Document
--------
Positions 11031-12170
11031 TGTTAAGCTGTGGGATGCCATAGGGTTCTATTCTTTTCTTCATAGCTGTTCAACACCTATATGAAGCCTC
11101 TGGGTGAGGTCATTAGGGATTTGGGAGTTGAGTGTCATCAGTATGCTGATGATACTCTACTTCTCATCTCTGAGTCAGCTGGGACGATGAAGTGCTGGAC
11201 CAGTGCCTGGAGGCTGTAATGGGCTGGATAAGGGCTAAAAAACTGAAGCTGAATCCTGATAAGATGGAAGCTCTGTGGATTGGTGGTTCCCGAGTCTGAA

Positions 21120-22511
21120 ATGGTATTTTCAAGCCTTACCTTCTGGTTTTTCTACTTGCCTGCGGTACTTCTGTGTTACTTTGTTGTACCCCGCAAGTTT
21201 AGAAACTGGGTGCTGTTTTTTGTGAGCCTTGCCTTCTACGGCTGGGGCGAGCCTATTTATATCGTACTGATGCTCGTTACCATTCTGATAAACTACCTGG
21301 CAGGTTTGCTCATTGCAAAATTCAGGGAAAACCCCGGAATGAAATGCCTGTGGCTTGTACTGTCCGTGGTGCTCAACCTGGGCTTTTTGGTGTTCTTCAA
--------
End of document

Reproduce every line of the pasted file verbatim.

Positions 11031-12170
11031 TGTTAAGCTGTGGGATGCCATAGGGTTCTATTCTTTTCTTCATAGCTGTTCAACACCTATATGAAGCCTC
11101 TGGGTGAGGTCATTAGGGATTTGGGAGTTGAGTGTCATCAGTATGCTGATGATACTCTACTTCTCATCTCTGAGTCAGCTGGGACGATGAAGTGCTGGAC
11201 CAGTGCCTGGAGGCTGTAATGGGCTGGATAAGGGCTAAAAAACTGAAGCTGAATCCTGATAAGATGGAAGCTCTGTGGATTGGTGGTTCCCGAGTCTGAA

Positions 21120-22511
21120 ATGGTATTTTCAAGCCTTACCTTCTGGTTTTTCTACTTGCCTGCGGTACTTCTGTGTTACTTTGTTGTACCCCGCAAGTTT
21201 AGAAACTGGGTGCTGTTTTTTGTGAGCCTTGCCTTCTACGGCTGGGGCGAGCCTATTTATATCGTACTGATGCTCGTTACCATTCTGATAAACTACCTGG
21301 CAGGTTTGCTCATTGCAAAATTCAGGGAAAACCCCGGAATGAAATGCCTGTGGCTTGTACTGTCCGTGGTGCTCAACCTGGGCTTTTTGGTGTTCTTCAA